On the other hand, he questioned whether there was an attempt to please one community while inconveniencing another. Hence, the government should explain on what grounds they were hoping to impose the ban.
Global meat industry standards unhealthy: Dr Damayanthi
Commenting on the quality of imported meat, Nutrition, Dietetics and Lifestyle specialist Dr. Damayanthi Perera said, industrial farming in other countries was neither good nor healthy. She said the quality of meat depends on how you farm. “There is a general perception that anything ‘imported’ is good. But that is not the case. Food safety has two key aspects. First there’s bacteriological safety and secondly, there’s health issues related to factory farming or industrial animal farming,” she said.
The global meat industry is a vast industry and they are more into factory/industrial farming. “Factory farmed meat is not healthy for many reasons. Firstly, the animals are stall fed on various artificial rations, and are raised in a very unnatural manner. The animals cannot graze naturally and they are not exposed to sunlight and the nutrition quality of the meat is inferior to that of naturally-raised or free-range animals.”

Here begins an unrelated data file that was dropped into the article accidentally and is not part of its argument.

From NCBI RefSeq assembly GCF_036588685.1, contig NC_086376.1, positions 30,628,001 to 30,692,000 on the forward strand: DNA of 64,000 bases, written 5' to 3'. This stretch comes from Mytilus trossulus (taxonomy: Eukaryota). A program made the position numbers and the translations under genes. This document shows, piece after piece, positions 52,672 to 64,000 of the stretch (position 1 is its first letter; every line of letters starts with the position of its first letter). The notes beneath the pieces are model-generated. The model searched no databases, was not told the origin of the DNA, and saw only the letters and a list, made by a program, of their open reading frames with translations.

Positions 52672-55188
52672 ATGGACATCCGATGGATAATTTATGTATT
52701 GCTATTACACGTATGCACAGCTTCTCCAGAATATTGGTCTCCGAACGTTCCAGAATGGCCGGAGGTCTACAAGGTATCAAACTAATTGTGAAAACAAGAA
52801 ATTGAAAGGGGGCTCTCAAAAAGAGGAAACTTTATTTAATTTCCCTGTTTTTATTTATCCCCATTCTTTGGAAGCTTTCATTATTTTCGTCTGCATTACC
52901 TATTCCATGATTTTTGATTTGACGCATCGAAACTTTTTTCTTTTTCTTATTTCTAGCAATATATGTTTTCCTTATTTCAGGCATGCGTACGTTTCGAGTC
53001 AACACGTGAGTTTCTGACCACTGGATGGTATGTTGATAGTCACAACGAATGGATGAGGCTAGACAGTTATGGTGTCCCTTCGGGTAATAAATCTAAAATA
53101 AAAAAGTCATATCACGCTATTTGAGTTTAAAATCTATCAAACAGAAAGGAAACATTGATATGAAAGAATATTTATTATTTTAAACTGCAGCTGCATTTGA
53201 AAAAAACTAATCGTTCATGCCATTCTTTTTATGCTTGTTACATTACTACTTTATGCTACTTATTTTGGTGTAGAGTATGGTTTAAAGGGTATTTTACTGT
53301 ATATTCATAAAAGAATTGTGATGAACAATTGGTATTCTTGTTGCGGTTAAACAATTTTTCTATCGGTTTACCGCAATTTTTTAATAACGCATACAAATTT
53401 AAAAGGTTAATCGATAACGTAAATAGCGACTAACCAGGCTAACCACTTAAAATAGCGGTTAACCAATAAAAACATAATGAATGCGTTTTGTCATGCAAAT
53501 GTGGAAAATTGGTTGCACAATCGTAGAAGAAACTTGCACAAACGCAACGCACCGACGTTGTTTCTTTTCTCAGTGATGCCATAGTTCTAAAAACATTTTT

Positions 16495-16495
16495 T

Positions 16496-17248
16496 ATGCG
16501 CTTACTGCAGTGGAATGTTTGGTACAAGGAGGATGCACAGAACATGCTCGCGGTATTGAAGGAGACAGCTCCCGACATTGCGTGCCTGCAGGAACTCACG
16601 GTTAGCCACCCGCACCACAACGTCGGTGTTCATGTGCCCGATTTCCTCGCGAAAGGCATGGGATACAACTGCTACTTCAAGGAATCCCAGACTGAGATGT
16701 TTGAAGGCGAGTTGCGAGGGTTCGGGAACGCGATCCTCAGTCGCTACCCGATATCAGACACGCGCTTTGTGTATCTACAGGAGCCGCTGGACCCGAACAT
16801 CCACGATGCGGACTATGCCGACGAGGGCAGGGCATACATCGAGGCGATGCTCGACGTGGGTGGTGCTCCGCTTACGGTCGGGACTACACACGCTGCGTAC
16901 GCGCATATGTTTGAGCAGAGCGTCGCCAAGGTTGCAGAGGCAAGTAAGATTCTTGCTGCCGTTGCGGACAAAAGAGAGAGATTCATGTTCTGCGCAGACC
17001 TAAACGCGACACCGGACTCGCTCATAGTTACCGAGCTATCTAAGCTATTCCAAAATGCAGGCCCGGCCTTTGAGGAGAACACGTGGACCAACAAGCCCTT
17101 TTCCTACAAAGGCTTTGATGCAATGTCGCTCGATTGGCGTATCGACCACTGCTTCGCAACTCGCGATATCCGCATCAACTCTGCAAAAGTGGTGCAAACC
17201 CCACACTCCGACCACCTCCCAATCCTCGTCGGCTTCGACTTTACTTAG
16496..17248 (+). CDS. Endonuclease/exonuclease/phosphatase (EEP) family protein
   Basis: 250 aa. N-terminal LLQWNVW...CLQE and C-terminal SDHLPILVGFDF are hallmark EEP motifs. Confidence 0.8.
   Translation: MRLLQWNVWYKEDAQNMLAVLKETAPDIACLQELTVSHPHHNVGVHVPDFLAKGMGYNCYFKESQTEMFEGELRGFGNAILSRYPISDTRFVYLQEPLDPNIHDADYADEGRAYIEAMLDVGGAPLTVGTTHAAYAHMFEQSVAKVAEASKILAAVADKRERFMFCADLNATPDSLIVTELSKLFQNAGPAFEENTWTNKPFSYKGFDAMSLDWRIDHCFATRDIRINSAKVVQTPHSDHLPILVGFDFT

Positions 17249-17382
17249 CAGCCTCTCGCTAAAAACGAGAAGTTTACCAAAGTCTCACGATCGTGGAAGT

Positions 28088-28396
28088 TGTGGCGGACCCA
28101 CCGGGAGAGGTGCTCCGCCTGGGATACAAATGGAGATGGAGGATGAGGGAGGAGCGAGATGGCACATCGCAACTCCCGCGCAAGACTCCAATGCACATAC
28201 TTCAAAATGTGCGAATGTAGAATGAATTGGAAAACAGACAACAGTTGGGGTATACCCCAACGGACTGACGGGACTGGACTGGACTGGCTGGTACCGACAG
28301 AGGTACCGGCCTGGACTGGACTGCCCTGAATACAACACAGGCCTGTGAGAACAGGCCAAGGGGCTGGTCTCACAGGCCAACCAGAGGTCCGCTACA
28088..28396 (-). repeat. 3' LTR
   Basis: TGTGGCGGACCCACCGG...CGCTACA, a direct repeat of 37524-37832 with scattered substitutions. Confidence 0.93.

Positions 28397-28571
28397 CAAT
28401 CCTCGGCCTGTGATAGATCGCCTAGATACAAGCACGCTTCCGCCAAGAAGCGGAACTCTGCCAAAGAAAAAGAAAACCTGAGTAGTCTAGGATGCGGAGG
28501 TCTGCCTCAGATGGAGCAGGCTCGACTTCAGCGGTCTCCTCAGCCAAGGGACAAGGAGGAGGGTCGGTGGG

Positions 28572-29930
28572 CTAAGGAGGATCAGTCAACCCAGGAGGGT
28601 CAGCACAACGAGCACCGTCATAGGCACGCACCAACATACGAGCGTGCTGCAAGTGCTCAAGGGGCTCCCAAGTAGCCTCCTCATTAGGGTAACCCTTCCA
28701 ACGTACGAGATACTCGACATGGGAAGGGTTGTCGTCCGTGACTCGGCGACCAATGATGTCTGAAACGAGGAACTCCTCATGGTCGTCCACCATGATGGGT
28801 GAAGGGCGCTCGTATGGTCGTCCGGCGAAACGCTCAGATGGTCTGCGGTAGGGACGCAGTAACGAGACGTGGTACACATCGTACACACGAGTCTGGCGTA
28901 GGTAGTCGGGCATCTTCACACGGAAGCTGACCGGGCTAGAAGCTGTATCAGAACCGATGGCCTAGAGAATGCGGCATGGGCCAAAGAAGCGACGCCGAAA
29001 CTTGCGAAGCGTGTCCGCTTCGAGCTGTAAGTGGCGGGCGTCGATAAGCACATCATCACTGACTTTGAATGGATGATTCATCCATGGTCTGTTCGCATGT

Besides, some countries use drugs to produce a lean beef effect. One drug, Ractopamine, was banned in 160 countries including the European Union, China and Russia in 2014. However, it is allowed in Japan, the United States, South Korea and New Zealand.
“Consumers should remember the Mad Cow Disease to demonstrate the many concerns about industrial farming. It is also important that meat consumption in the West is declining. Many Westerners are turning vegetarian or vegan for health and ethical reasons,” Dr. Perera said, adding that beef, whether imported or not, was not healthy as it is associated with cancer. “That’s why we have been asking people not to eat red meat,” she stressed.